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They attacked civilians, and killed babies and women. They searched every single house for YPG soldiers, and if they found anyone armed, they killed them or gave them to the Turkish government.” This quote is from the latest World Magazine about Turkish forces working with jihadists in Afrin, Syria. The story also reported that 200,000 mostly Kurdish residents were forced to flee the area, along with 3,000 Christians and 35,000 Yazidis. This earth is not where righteousness dwells.

Compassion International reports that globally in 2014, 1 billion children aged 2-17 experienced physical, sexual, emotional or multiple types of violence. A quarter of all adults report having been physically abused as children. One in five women and one in 13 men report having been sexually abused as a child. This earth is not where righteousness dwells.

In Bosnia, beginning in 1991, Yugoslavia began to break up along ethnic lines. When the republic of Bosnia and Herzegovina (Bosnia) declared independence in 1992 the region quickly became the central theater of fighting. The Serbs targeted Bosniak and Croatian civilians in areas under their control in a campaign of ethnic cleansing. The war in Bosnia claimed the lives of an estimated 100,000 people. This earth is not where righteousness dwells.

Over a decade ago the Government of Sudan carried out genocide against Darfuri civilians, murdering 300,000 & displacing over 2 million people. This earth is not where righteousness dwells.

Every month, 255 Christians are killed, 104 are abducted, 180 Christian women are raped, sexually assaulted or forced into marriage, 66 churches are attacked, 160 Christians are detained without trial and imprisoned. This earth is not where righteousness dwells.

Yesterday I had an argument with my wife. I was helping her with her with her job as kitchen supervisor here at a home for needy children in Oaxaca, Mexico. I was feeling resentful because I had my own work to do in the garden. I had a bad attitude. This earth is not where righteousness dwells.

Righteousness means doing the right thing. God is righteous. He always does the right thing. Humans are not righteous. We rarely do the right thing. More often than not, we do the wrong thing, whether it is having a bad attitude and arguing with our spouse or orchestrating the torture and death of millions of people. God loves us and wants us to be happy, and gave us His Word telling us what is the right thing to do to be happy. We largely ignore His Word and end up living in an unhappy world.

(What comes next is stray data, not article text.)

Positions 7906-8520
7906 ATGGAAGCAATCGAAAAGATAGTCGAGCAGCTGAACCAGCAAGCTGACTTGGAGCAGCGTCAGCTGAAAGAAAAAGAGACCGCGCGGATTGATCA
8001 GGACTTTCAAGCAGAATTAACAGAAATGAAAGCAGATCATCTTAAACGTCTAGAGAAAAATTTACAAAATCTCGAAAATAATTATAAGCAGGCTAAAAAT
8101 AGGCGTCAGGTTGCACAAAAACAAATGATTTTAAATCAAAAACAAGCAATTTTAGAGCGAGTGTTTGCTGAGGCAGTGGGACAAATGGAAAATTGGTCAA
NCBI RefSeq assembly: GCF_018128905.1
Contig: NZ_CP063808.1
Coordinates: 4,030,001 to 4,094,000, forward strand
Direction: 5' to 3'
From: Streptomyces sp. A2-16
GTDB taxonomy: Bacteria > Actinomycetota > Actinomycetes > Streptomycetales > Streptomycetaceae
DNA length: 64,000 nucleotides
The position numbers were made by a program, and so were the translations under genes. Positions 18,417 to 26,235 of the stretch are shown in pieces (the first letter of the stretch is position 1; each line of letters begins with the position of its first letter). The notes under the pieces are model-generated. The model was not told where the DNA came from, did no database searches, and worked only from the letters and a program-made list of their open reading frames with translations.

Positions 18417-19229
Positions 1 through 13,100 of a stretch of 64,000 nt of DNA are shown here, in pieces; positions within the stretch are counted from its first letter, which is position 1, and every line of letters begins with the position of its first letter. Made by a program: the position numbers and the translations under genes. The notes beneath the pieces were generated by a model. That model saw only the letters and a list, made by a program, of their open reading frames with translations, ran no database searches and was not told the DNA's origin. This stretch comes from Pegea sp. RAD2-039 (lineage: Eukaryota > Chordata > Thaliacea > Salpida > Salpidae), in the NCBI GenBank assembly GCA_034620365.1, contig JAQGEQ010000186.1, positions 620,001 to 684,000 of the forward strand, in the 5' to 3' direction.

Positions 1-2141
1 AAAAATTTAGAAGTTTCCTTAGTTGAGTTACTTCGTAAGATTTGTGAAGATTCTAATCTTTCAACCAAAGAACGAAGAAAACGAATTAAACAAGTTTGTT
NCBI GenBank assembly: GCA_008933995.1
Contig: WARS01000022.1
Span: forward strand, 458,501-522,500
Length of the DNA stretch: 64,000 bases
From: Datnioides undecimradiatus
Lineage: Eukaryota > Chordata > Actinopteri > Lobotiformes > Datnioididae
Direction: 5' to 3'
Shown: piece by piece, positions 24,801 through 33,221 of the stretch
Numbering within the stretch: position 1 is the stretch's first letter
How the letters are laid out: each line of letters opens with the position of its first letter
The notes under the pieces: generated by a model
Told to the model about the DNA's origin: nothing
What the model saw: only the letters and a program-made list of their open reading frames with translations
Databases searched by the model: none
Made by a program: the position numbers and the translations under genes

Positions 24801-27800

In the second chapter of second Peter we can read about the wickedness and unrighteousness of the first century.  Peter tells his readers about false prophets, false teachers, destructive heresies, depraved conduct, greed, exploitation, arrogance and adultery.  About people who are  boastful and full of lustful desires.  Evil ones who scoff at God’s Word and blaspheme. What will happen to a world filled with people like this?

The third chapter of second Peter tells us about the day of the Lord. The day of judgment and condemnation.  We read that that day will come like a thief and that the heavens will disappear with a roar. The elements will be destroyed by fire, and the earth and everything in it will be laid bare.

Peter tells us we should look forward to the day of God, and hope it comes soon! He writes, “That day will bring about the destruction of the heavens by fire, and the elements by heat. But in keeping with his promise we are looking forward to a new heaven and a new earth, where righteousness dwells.” 2 Peter 3:12-13

The old things will pass away, like doing the wrong things over and over and over again.

All things will be made new, like actually doing the right things, as in loving God with all our heart, mind, soul and strength. As in loving our neighbor as ourselves. The new earth will be a place where righteousness dwells.

The issue of children being seperated from parents has been in the news a lot lately. At the Home For Needy Children, all the children here have been seperated from their parents.  Their parents have abandoned them.  Their parents are drug addicts or alcoholics.  Their parents are in prison.  Their parents have abused them.  For a few, their parents have died.  Those are the exceptions.  I am definitely looking forward to that day when homes for needy children like this one don’t exist.  When all parents love their children; provide for their children; take good care of their children.  Where all parents always do the right thing for their children.  Where righteousness dwells.